April 18, 2010, I shot my first show: August Burns Red.
I still have the email from Josh, their tour manager. I asked him the most naive questions, from “where do I pick up my ticket” to “what do I wear” to “when do I show up.” I probably would have been annoyed with me: a young gal with no experience to merit the opportunity to shoot at a great band at one of the best venues in Chicago. But Josh was super gracious. He answered all my silly questions, going above and beyond, letting me know what to bring and when to show up and the order of the bands and even gave me a way to contact him day-of if I had any more questions. Who does that? Only the kindest people. Josh gave me a completely undeserved chance at something great and it changed my life in ways I couldn’t have anticipated that day.
That was the first day I picked up my camera. Ever. I’ve since taken it to multiple states and countries, shot dozens of bands. I’ve made friends because of it: folks like Sarah and Alyssa and Meanz and the dudes in Holdfast. Some of my dearest friends. I’m in Sarah’s wedding in four months because of my camera. That’s how we met: shooting together.
My camera has given me the courage and reason to walk into dark rooms and crowded streets and talk to strangers. It’s given me the push I needed to become braver. I’ve met folks in most states I’ve visited: shop owners, tourists, bands, baristas. My camera has given me the opportunity to eat amazing donuts and cross state lines and have better adventures than 18-year-old me could have imagined.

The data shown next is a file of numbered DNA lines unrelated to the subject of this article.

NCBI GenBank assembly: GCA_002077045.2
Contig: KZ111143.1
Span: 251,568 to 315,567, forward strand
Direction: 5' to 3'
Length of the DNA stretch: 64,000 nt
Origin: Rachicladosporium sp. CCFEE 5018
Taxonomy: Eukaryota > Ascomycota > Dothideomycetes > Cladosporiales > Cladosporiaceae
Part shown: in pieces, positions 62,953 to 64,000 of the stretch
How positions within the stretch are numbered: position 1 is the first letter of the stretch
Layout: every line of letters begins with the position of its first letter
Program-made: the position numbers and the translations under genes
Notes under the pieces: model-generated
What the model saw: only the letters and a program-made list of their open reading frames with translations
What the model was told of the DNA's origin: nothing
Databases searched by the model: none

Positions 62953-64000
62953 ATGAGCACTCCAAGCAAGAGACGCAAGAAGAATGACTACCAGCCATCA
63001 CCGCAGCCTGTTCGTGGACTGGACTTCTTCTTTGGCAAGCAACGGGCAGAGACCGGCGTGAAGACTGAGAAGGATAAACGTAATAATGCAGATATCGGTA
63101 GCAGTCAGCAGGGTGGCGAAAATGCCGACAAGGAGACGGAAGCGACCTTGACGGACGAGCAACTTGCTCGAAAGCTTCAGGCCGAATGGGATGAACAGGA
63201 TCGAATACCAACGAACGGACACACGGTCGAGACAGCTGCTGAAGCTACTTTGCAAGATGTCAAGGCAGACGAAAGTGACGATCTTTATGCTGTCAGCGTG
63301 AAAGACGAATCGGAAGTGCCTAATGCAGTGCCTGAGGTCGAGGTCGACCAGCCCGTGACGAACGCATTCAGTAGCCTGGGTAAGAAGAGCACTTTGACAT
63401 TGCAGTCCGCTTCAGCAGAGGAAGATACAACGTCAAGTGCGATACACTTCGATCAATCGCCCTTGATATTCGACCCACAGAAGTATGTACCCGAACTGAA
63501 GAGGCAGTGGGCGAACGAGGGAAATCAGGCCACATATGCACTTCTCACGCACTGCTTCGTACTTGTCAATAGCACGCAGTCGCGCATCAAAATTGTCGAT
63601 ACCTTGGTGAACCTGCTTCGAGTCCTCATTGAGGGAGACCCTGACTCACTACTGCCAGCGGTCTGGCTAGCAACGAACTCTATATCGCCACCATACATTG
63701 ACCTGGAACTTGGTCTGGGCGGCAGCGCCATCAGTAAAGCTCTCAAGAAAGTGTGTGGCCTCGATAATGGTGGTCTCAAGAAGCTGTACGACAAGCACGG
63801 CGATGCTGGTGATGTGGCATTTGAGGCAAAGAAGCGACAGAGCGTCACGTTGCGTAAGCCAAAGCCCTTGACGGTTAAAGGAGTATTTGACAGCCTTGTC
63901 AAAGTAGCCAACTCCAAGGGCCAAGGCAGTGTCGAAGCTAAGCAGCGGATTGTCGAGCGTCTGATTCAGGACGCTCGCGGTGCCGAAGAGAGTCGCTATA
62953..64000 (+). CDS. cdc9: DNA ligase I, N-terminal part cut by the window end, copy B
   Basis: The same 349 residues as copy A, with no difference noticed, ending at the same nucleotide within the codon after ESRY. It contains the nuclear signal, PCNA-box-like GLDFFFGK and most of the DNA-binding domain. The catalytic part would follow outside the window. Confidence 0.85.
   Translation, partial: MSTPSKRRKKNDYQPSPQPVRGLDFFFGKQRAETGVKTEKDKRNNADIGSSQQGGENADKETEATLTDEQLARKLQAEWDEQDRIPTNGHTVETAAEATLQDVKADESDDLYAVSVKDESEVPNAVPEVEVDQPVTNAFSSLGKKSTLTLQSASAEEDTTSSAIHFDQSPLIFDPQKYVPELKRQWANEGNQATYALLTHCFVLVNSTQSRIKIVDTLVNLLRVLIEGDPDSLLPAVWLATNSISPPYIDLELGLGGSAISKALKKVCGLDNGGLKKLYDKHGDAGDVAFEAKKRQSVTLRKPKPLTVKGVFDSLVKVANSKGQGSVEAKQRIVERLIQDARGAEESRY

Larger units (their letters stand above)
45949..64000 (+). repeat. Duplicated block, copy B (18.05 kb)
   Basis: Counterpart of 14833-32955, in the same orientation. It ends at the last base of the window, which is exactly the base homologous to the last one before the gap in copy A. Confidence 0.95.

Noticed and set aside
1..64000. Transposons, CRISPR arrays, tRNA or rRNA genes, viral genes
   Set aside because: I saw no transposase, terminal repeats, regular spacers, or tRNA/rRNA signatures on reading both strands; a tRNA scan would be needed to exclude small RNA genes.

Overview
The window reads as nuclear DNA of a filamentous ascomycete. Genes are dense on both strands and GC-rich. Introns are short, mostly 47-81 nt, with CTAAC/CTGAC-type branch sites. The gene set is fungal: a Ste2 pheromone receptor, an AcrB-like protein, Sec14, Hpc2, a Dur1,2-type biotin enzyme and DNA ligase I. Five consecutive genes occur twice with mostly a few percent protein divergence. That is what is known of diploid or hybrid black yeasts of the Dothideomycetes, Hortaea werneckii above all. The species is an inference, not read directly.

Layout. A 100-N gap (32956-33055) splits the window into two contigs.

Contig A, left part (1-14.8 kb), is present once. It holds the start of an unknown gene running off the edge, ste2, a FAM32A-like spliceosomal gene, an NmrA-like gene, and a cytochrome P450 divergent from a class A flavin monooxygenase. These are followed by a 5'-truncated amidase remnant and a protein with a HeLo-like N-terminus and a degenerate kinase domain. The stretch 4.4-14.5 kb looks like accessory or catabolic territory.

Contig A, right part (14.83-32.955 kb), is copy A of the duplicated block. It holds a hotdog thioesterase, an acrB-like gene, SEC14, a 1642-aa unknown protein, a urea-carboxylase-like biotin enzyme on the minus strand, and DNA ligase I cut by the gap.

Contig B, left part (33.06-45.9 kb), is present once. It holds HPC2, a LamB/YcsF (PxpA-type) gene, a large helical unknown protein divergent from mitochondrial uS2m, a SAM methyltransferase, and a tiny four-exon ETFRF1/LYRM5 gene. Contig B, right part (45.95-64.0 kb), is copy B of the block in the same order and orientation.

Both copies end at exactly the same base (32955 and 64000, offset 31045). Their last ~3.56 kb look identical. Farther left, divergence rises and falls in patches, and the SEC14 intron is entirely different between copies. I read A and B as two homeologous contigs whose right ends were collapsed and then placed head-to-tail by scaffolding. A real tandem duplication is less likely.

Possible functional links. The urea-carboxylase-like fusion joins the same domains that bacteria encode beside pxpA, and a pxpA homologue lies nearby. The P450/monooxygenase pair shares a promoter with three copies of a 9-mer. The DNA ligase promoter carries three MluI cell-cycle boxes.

Today, April 3, 2016, I shot August Burns Red again—almost 6 years later to the day of that first show. It feels like bookends to something, but I’m not sure what, as I don’t think my time with a camera is over, but I feel a sense of completeness. I feel like I began something and I’ve come around the track, back to where I started, but with a journey between there and now: like I circumnavigated something grand, this part of life in-between.
Thank you, Josh, for giving this gal—with no experience or knowledge—a crazy, undeserved chance. You changed my life.
I’ve told this story before and I’ll tell it again because it changed me and I’m so thankful. My story is entirely different because one man gave me a chance.
Give people chances. First chances. Second chances. Undeserved chances. Give lots of chances.
We all need them.
We all need them.
You can change someone’s life.
I wrote this the afternoon before the show. When I’m full of nostalgia, I write, so I did. That was about 3pm. I showed up at the venue at 6:30, and at 7 I stepped outside for a breather and to eat a Clif Bar. I was walked down the sidewalk when a man asked, “Liz?” It was Josh. We’d never met in person before, but he saw my photo pass and took a guess; he was right. I told him the condensed version of what I wrote above here. I thanked him for giving me a chance. He remembered that I’d lived somewhere else before; what are the odds of someone remembering that, years later? I’m telling you: this fellow is the kindest human. So I asked him for a portrait. Later in the evening, as he walked by, he thanked me. I guess this whole story is a thank you to him.